Salvation through editing.

My new book, DRT, is coming out this week (hopefully Wednesday). I thought I would write a little bit about the writing process.           


Welles once said editing isn’t just one aspect of cinema; it’s the aspect of
cinema. I would argue the same is true about writing fiction. Writing a blog
about editing is akin to writing a blog about eating your peas, but I submit to
you that the drafting process, even though it’s tedious, is what separates good
writing from bad. Most people don’t make it through their first draft. I’m sure
that since you’ve written a book, you bump into countless hundreds who are
‘thinking about’ doing the same. Most people don’t make it past the first
draft. The act of writing itself is lonely business. We often do it when our
spouse or whoever is in bed. Maybe you write in the morning if you work nights,
maybe at night if you work mornings. Whatever your method, you are probably
doing it in a room with nothing to comfort you but a blank screen and a
blinking cursor. Your motivation to turn that into a page full of ideas is what
separates you from people who simply ‘think about’ it.

            When you
finish the first draft, it’s a near religious experience only available to
those who walk the mile. You want to smoke cigarettes, drink alcohol, and
achieve certain states of undress because you are filled with the kind of
accomplishment that most people only dream about. Through the smoke drink and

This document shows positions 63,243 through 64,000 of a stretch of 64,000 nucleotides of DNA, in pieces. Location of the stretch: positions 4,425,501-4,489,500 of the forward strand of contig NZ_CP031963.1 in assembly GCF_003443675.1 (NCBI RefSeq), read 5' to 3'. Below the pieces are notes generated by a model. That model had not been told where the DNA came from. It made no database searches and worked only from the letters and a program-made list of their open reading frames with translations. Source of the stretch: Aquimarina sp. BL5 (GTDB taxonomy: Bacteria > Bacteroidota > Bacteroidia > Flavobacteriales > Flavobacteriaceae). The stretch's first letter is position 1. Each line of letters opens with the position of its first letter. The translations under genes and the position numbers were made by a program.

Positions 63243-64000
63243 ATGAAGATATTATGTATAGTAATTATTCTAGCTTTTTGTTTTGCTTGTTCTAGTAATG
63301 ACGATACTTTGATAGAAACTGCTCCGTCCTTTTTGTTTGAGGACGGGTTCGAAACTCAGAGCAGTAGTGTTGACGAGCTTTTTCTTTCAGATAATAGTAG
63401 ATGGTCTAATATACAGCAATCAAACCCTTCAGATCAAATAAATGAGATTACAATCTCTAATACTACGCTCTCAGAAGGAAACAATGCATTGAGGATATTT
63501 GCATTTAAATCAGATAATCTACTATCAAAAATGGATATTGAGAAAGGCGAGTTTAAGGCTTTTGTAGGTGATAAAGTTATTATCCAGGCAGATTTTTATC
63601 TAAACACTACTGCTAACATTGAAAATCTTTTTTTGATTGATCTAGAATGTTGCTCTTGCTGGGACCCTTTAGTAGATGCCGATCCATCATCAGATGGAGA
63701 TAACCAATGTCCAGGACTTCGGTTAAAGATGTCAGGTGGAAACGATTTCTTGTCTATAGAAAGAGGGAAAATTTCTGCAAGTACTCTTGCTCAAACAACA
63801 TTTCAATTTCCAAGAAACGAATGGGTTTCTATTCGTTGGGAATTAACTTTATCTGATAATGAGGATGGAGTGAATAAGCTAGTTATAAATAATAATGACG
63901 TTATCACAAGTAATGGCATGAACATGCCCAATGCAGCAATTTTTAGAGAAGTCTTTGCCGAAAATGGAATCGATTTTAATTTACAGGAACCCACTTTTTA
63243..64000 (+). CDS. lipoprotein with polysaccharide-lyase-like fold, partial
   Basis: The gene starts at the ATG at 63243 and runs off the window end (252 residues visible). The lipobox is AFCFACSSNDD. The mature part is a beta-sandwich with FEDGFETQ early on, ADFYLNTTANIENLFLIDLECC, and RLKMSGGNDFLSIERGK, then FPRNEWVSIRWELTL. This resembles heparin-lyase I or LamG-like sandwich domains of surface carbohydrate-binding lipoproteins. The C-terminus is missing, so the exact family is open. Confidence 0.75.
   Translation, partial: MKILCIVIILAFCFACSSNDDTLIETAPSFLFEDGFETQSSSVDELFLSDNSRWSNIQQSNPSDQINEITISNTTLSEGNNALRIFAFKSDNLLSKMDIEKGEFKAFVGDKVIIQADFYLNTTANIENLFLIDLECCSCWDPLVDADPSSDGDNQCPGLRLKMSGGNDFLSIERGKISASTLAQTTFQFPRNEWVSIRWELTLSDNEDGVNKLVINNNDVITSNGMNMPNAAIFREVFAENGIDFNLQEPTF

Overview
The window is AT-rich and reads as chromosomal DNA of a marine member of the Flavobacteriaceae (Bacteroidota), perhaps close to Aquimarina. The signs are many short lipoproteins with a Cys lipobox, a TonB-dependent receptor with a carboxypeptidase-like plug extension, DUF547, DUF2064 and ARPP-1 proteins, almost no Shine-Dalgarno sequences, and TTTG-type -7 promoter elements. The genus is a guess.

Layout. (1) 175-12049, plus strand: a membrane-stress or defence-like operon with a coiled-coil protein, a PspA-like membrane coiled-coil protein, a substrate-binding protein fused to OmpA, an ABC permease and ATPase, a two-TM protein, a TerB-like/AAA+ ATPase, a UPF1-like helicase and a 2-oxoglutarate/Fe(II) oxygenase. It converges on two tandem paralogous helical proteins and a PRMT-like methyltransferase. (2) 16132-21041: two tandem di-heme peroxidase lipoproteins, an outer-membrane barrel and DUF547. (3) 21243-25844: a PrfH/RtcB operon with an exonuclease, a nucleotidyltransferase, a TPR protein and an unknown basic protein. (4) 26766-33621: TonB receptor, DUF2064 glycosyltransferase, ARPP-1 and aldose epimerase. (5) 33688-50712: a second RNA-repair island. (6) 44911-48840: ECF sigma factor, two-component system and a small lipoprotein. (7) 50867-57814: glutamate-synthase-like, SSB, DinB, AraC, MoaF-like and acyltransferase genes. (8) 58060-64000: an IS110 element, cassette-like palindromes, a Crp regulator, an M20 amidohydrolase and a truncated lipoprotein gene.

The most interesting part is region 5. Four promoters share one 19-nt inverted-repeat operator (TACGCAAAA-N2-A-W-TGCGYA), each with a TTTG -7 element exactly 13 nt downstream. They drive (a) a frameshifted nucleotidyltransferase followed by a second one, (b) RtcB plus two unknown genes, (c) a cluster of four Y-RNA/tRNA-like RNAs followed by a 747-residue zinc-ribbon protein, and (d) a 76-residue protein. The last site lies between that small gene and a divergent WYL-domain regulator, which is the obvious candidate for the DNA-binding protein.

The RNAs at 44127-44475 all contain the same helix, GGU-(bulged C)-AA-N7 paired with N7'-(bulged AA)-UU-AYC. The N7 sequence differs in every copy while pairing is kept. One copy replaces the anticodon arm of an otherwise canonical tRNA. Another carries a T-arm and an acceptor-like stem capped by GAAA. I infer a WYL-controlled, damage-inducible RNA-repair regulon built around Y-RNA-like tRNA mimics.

nakedness, there is a shouting voice that we all know well: “I never ever ever
ever want to see that story ever again.”

normal. You have spent months swinging a sledgehammer at a story, building the
railroad by inches. If you’re like me, you probably got lost in the middle,
which created sleepless nights and punched walls. When you finally find your
way out, and make it to the end, you have a feeling of relief usually reserved
for liberated Parisians in 1944. You want to throw your work at a copy editor
and have he or she can figure it out. Cross the letters that need crossing and
dot the letters that require a dot, make it sound like English and lets get
this baby into a .mobi file. Call the cover designer.

            I am
arguing that you should sit on it a while. You never know what’s going to
happen. There are plenty of authors who get trapped in this process, writing
and revising the guts out of a project until it is stripped of protein and
seems like a shell of its former shadow. I have done that to some of my work.
In my first book, “Fall of the Citizens,” I rewrote one scene so many times
that I felt it lost the emotion of the first draft. In every other case, my
rewrites were always better. In fact, most of the book was written five months
after I finished the first draft. I’m pretty sure that only the last chapter,
the strongest in the book by a mile, is the only thing that survived from the
first draft.

            In my
latest book, DRT, the editing saved it. I wrote the story in between drafts of “Fall
of the Citizens,” giving myself something to do so that I could leave Citizens
alone in my closet for a while. The story I wrote was just a simple A to B to C